From the mHealthNews archive

Telehealth gives schools a new tool for student healthcare

By Robert Bergamini, MD

Roosevelt High School in St. Louis, Mo., is like many urban schools around America: Many students lack consistent access to healthcare for a variety of factors, including financial constraints or a shortage of providers.

Mercy is a 32-hospital integrated healthcare system with 300 outpatient facilities spread over four states, including Missouri. At one of the health system’s regular community roundtable meetings, members of the Roosevelt neighborhood expressed concern about potentially underserved students. The health system realized that this situation was having a severe impact on education, parents’ jobs and the health of the students.

In less than two years, what started as a simple discussion had evolved into a six-room, school-based health clinic open five days a week. Today, it’s staffed and managed by Kathy Woods, a full-time family nurse practitioner (FNP) employed by Mercy.

Woods has emerged as more than just a caregiver; she has become an integral part of the Roosevelt community. By helping students access Mercy’s web-based telehealth technology in the clinic, she connects them with much-needed physician specialists and mental health professionals.

Lack of access drives telehealth solution
Telehealth technologies have been used by Mercy since 2006 to connect rural facilities in Missouri, Kansas, Oklahoma and Arkansas to specialists in larger cities. Although Roosevelt is in a major city, accessing care even for routine screenings, tests and checkups can be a challenge.

That all changed for Roosevelt students when Woods arrived. She provides students with routine and sports physicals, as well as care for acute illnesses such as upper respiratory infections, pneumonia, ear infections, sore throats and asthma. Furthermore, she offers immunizations and medical care for any children of currently enrolled students.

Woods also connects students with pediatric and adolescent mental health professionals – a much-needed service at Roosevelt. Approximately 45 percent of students have struggled with depression at some point, but few had visited a mental health professional before Woods’ arrival.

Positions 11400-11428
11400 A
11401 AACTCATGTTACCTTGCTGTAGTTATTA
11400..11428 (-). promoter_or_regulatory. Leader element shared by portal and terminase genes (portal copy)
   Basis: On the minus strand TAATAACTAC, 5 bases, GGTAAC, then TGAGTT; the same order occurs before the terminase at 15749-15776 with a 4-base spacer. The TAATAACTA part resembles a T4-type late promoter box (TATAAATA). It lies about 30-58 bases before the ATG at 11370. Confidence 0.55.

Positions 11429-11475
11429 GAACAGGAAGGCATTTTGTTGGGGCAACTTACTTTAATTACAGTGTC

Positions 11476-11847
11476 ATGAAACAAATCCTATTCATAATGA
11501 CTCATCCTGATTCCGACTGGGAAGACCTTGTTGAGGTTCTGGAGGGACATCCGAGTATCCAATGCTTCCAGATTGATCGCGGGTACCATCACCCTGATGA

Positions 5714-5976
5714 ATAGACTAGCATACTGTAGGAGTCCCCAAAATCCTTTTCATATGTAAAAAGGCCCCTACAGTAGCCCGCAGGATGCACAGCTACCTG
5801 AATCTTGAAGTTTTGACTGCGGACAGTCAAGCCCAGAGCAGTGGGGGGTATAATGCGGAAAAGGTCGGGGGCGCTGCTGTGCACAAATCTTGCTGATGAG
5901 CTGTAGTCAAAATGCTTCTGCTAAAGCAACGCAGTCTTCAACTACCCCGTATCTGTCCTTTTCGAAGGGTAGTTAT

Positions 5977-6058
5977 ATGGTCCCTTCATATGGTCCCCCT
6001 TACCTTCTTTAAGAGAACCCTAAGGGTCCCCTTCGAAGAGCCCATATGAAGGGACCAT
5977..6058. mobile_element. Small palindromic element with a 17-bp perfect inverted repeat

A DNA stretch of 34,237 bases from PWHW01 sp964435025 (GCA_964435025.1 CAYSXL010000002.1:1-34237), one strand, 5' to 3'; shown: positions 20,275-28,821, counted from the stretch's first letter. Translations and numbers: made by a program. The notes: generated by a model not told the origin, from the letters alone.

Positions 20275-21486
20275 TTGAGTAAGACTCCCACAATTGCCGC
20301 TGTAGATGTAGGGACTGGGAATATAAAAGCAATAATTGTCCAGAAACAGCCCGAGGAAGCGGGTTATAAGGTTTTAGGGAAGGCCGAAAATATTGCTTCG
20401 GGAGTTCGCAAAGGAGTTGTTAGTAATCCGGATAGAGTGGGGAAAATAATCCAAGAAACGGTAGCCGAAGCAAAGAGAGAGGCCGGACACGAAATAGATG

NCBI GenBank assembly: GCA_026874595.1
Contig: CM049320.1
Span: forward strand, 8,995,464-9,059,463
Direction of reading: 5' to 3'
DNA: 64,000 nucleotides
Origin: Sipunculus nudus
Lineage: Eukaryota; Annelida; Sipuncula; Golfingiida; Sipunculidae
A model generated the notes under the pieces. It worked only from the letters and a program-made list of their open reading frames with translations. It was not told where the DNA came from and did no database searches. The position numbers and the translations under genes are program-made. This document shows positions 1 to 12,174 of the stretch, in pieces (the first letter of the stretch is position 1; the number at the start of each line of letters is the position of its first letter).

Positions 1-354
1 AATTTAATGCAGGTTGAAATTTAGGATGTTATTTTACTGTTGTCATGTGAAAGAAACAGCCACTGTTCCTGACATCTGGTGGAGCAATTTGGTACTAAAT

Woods, supervised by nearby Mercy Clinic family physician Sarah Cole, DO, treats students regardless of their ability to pay and offers parents on-site assistance for enrolling in Medicaid. Cole regularly visits Roosevelt as well, and also consults with Woods through the telehealth program.

This level of attention has greatly expanded healthcare access to hundreds of students, reducing school absences and keeping parents from missing work. In the coming years, Mercy and Woods look forward to offering electronic encounters for additional specialties such as pulmonology and neurology.

Overcoming language differences
Caring for Roosevelt’s student population is somewhat unique in that there are 21 languages spoken at the school. In fact, more than 20 percent of students don’t speak English as their primary language. This posed a logistical and staffing challenge.

Now, when a student in need of an interpreter arrives for an appointment, Woods logs in to a secure, dedicated website on a computer in one of the clinic’s exam rooms. She requests a translator via a partnership that Mercy has with an outside translation service, and within a few minutes a gender-specific telehealth clinician fluent in one of seven designated languages is available to help with the consult. A clinician fluent in other languages can be available within 20 minutes.

The students are highly engaged in these encounters. Helping hold the students’ attention is the application’s picture-in-picture feature, a standard with any telehealth encounter, which allows them to see themselves in the monitor and communicate directly with the physician, making the sessions more interactive.

Detecting visual cues
These web-based telehealth encounters also enable providers to detect subtle cultural cues that may not be recognizable to a clinician unfamiliar with the student’s native country. In one such case, a clinician interpreter was able to help Woods diagnose pneumonia simply because she noticed unique gestures the student was making after certain questions.

Occasionally, Woods uses the telehealth program to consult with Cole on a student’s condition. During one such consultation, the technology allowed Woods and Cole to discern that a skin rash, which would have dictated a three- to four-day absence per school policy, was non-contagious, enabling the student to remain with her classmates.

Benefits to students, parents and the community
In the first year of the telehealth program, more than 80 percent of parents signed consent forms allowing their children to be seen at the Mercy Clinic at Roosevelt. The clinic cared for an average of 30 students a week, double the number initially anticipated.

Students and parents have told Mercy and Roosevelt administrators they're grateful to have the clinic. Some students have received a physical exam for the first time in their lives. One parent even wept as she filled out the medical consent forms because having the clinic in the school meant she would not have to miss work for a doctor’s office appointment and risk losing one of her jobs.

Benefits and reactions like these make practicing at the Mercy Clinic at Roosevelt meaningful to providers. Mercy is considering expanding the in-school clinic concept to other schools throughout its region, although no plans are yet in the works. By leveraging technology to bring needed healthcare providers to underserved areas, Mercy can truly practice preventive care, addressing health issues before they turn into more serious events.

Robert Bergamini, MD, is a pediatric hematology-oncologist and medical director of Mercy’s Center for Innovative Care.

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